Visually, the film is almost completely shot from the viewpoint of Mr. Bauby, using soft focus and other techniques to simulate how he might experience his visual field. Dream sequences are used to great effect, as are sequences in which Mr. Bauby consciously chooses to allow his imagination to bring him to beloved places and to relive peak (and less-then-peak) life experiences. Through the film, we understand that Bauby is struggling to come to terms with his maddening physical condition, the challenges of communication with the use of only a single eye, and his desire to make amends with those he has hurt. Unable to hug his children or comfort those around him, his desire to communicate his inner world does battle with his desire to simply relinquish his hold on life and sink into self-pitying despair.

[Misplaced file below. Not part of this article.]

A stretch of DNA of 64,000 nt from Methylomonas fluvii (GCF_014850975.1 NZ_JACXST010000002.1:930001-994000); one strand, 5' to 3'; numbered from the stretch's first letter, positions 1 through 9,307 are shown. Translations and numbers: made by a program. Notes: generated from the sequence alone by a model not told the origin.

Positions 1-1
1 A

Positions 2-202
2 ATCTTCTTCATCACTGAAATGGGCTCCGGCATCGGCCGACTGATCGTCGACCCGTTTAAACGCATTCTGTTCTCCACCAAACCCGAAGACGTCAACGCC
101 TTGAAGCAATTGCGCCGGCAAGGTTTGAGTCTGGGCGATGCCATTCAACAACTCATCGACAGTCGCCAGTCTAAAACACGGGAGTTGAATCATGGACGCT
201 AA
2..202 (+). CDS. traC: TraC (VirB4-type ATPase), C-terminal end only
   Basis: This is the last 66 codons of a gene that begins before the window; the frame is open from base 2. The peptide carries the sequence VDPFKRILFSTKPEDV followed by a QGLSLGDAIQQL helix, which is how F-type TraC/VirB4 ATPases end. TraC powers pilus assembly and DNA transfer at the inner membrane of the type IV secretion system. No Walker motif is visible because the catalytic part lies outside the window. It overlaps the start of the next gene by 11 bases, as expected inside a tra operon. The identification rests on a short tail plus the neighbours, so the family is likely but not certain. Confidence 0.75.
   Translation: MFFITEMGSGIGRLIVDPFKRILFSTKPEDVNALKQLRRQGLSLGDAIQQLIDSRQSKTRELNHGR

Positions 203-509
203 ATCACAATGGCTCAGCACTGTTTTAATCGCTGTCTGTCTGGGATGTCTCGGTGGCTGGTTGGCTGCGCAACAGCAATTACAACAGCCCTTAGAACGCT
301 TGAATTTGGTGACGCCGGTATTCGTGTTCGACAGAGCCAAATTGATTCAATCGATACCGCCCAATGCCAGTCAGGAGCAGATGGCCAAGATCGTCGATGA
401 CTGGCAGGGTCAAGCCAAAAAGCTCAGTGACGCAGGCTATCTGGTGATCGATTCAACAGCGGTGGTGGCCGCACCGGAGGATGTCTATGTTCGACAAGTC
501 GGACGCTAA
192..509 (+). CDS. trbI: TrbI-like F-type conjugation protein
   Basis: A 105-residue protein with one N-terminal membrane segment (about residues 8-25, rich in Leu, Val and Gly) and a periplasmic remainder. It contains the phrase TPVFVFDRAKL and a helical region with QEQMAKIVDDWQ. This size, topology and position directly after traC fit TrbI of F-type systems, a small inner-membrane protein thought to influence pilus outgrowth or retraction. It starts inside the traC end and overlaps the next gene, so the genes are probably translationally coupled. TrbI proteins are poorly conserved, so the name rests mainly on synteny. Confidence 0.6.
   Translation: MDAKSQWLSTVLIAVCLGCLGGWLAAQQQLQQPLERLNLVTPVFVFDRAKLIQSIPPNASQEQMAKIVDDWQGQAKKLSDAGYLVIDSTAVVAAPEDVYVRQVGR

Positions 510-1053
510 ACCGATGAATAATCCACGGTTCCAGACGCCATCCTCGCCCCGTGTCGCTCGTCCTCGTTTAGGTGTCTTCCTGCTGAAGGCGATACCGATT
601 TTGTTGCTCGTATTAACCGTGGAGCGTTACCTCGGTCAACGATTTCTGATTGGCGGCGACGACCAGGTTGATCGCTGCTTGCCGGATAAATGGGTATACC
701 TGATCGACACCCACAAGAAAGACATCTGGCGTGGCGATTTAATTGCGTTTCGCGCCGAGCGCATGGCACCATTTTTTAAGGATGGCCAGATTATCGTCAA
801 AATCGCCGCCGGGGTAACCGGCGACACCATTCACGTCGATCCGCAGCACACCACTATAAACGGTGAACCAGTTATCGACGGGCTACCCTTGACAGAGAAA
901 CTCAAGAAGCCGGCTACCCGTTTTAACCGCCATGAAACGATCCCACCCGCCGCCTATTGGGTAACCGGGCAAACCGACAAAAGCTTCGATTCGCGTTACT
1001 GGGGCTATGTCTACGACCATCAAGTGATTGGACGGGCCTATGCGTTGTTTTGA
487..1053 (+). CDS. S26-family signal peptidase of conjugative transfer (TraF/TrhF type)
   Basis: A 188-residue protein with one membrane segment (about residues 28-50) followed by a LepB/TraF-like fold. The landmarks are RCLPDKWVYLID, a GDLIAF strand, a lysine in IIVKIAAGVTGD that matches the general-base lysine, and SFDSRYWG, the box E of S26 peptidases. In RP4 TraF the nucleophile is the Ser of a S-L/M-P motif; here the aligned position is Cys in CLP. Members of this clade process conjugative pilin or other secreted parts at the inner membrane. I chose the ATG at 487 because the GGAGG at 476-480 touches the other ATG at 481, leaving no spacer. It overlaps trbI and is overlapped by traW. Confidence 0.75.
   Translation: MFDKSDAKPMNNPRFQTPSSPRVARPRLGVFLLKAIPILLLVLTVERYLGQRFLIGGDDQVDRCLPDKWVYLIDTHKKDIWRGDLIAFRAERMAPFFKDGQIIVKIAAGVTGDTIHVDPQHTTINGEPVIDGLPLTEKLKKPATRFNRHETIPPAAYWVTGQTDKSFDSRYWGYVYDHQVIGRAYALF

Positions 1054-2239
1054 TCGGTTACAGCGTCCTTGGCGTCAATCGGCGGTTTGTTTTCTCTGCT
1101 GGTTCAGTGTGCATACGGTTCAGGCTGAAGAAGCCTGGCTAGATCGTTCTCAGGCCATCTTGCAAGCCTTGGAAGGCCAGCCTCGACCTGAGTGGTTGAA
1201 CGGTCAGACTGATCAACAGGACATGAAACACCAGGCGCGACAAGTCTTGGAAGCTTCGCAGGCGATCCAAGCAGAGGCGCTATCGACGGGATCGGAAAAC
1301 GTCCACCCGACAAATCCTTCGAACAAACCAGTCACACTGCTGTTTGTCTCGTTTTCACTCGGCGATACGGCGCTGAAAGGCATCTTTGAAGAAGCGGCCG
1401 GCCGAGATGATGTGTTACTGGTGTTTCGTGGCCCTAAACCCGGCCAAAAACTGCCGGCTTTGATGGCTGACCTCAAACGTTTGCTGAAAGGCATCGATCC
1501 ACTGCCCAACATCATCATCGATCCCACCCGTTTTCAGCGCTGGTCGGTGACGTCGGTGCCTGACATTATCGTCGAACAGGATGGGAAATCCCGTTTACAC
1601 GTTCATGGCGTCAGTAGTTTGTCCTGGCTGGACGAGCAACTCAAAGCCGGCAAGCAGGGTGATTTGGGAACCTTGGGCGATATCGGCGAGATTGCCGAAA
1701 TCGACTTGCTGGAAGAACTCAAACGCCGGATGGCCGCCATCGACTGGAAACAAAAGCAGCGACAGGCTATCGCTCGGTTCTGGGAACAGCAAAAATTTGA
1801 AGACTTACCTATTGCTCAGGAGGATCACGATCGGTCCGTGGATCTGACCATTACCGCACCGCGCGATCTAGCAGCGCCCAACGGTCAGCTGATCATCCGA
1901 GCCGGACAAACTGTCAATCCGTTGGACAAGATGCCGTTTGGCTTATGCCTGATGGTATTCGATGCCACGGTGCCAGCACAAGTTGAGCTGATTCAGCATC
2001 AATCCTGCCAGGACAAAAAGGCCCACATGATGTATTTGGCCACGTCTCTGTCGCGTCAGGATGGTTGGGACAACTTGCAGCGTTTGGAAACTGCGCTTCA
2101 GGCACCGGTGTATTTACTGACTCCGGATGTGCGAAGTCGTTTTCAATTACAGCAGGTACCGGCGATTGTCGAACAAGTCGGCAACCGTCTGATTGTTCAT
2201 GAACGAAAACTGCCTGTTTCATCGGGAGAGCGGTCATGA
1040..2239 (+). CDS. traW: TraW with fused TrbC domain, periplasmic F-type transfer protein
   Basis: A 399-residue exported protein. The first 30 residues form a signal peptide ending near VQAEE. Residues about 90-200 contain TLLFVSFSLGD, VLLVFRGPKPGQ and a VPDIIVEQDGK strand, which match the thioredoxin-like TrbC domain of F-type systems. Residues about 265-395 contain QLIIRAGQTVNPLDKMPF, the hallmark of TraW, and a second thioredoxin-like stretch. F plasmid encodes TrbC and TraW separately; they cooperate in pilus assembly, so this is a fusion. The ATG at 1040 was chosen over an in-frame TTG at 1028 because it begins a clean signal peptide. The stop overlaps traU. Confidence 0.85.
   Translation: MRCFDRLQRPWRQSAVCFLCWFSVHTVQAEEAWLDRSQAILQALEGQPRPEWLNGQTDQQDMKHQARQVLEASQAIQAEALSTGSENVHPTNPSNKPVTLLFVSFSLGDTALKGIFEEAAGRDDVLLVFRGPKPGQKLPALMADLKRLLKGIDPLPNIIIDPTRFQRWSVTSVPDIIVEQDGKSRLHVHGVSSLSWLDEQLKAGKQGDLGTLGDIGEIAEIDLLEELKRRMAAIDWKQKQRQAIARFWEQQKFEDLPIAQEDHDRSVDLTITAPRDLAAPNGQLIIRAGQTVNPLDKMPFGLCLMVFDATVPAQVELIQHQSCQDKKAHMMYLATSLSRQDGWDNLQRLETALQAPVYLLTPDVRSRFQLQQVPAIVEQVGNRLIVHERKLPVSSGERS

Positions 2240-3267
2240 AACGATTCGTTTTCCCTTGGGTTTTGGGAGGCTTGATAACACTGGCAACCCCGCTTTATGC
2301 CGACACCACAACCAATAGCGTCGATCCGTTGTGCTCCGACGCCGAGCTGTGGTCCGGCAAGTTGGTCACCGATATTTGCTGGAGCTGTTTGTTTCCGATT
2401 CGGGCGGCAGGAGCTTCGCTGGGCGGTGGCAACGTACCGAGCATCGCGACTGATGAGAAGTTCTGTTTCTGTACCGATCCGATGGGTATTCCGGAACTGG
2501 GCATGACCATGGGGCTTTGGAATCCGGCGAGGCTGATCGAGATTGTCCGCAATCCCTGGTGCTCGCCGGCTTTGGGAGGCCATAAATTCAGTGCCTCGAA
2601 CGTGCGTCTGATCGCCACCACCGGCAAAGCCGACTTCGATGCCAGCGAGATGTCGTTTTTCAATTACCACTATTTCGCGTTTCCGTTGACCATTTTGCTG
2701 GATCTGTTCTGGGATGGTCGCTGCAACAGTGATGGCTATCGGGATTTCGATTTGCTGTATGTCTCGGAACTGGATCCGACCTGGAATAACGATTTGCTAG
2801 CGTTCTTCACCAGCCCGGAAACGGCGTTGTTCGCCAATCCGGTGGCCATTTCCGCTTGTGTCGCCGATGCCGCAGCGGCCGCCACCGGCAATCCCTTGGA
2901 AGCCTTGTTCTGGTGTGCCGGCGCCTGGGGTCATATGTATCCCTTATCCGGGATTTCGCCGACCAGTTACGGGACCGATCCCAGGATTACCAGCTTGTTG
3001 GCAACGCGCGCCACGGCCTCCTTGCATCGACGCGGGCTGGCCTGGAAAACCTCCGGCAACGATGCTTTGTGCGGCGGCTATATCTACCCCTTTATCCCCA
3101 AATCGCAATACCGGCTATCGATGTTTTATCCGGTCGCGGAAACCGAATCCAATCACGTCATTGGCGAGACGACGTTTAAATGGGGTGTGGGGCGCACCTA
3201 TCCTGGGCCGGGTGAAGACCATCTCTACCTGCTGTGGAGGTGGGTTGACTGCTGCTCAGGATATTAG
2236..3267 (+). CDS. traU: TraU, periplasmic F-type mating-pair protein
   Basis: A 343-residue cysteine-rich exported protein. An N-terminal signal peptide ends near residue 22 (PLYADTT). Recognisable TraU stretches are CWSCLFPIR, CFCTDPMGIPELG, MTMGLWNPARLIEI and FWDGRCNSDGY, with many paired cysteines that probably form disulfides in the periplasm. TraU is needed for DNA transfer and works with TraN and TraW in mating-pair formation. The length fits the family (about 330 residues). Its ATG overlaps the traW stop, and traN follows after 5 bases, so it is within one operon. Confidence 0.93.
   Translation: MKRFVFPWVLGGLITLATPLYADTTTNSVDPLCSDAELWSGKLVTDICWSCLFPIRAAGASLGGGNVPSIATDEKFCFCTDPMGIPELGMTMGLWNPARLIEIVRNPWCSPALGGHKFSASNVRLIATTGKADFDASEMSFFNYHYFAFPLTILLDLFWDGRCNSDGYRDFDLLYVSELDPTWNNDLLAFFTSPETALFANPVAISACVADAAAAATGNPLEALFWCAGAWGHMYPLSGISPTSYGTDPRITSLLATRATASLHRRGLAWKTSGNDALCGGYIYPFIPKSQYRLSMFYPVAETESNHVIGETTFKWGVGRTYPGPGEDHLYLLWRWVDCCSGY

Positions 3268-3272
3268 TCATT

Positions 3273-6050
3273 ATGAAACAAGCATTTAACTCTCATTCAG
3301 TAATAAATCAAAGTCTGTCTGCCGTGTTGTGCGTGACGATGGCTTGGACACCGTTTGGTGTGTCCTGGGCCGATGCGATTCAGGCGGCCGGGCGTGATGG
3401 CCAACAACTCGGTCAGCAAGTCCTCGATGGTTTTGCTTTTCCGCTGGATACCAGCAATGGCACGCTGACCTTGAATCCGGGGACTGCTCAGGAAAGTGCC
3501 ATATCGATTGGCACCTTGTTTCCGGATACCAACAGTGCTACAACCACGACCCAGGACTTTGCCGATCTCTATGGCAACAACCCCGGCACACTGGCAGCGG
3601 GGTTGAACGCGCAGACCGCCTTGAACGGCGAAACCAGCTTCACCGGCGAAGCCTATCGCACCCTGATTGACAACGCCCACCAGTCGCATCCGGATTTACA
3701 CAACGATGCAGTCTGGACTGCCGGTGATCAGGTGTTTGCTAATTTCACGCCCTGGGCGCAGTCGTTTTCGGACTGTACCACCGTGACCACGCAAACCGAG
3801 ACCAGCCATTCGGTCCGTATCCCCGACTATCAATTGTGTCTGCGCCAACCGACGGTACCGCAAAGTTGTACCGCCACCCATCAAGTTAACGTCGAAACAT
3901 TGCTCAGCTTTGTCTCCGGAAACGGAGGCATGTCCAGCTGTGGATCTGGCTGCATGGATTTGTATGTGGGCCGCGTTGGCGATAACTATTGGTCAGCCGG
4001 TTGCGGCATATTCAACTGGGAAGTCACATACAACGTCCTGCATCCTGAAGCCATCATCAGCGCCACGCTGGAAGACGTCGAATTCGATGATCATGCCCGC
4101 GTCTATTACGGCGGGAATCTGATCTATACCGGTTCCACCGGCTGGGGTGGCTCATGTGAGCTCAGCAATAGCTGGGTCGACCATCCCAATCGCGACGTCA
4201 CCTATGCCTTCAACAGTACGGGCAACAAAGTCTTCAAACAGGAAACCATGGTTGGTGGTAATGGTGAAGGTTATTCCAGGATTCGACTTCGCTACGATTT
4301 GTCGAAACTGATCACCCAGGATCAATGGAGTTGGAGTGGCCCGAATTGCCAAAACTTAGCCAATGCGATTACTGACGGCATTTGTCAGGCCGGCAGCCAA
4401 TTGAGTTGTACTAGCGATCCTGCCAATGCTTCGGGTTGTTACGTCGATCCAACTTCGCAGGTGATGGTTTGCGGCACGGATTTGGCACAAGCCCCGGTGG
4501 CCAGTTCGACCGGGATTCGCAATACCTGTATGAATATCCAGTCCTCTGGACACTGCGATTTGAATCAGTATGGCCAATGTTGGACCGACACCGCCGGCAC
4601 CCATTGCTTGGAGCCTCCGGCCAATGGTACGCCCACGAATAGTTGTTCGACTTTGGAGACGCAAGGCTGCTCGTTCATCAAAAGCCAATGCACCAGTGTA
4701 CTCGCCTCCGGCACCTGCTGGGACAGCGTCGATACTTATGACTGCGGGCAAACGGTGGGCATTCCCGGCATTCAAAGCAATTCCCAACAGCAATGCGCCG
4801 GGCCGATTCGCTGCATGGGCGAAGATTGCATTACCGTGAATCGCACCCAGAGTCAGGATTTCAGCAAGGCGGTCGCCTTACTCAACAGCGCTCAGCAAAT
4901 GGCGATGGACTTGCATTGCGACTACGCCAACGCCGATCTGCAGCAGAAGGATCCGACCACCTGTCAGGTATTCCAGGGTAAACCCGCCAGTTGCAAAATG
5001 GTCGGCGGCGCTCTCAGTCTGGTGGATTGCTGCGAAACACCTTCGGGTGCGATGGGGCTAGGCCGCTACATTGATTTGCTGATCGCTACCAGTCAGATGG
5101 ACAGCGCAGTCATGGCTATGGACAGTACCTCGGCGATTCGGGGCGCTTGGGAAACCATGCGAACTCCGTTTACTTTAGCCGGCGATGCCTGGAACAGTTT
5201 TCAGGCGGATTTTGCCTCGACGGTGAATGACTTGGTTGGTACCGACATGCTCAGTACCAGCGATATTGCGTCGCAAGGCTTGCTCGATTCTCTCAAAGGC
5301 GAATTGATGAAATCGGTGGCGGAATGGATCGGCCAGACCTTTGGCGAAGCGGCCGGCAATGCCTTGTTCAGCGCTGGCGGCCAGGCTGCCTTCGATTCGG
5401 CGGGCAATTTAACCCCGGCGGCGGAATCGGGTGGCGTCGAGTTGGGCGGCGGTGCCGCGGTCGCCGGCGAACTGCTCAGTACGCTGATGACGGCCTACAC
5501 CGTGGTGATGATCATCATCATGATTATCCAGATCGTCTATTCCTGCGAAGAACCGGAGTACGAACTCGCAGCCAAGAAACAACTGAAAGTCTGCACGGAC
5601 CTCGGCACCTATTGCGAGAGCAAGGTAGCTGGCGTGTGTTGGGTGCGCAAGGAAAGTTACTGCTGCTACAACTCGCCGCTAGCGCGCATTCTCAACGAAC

Seeing such a portrayal of an individual's struggle with absolutely debilitating illness puts into perspective my own constellation of infirmities. Taking into account my own collection of diagnoses---which, mind you, is considerable but wholly relative---I am moved to take a fresh look at how much I feel these conditions truly impact my quality of life and whether I can assuage some of that impact by simply shifting my perspective. The powers of the mind can truly help one to rise above the vicissitudes of physicality, and it may be time for me to take further action on that account.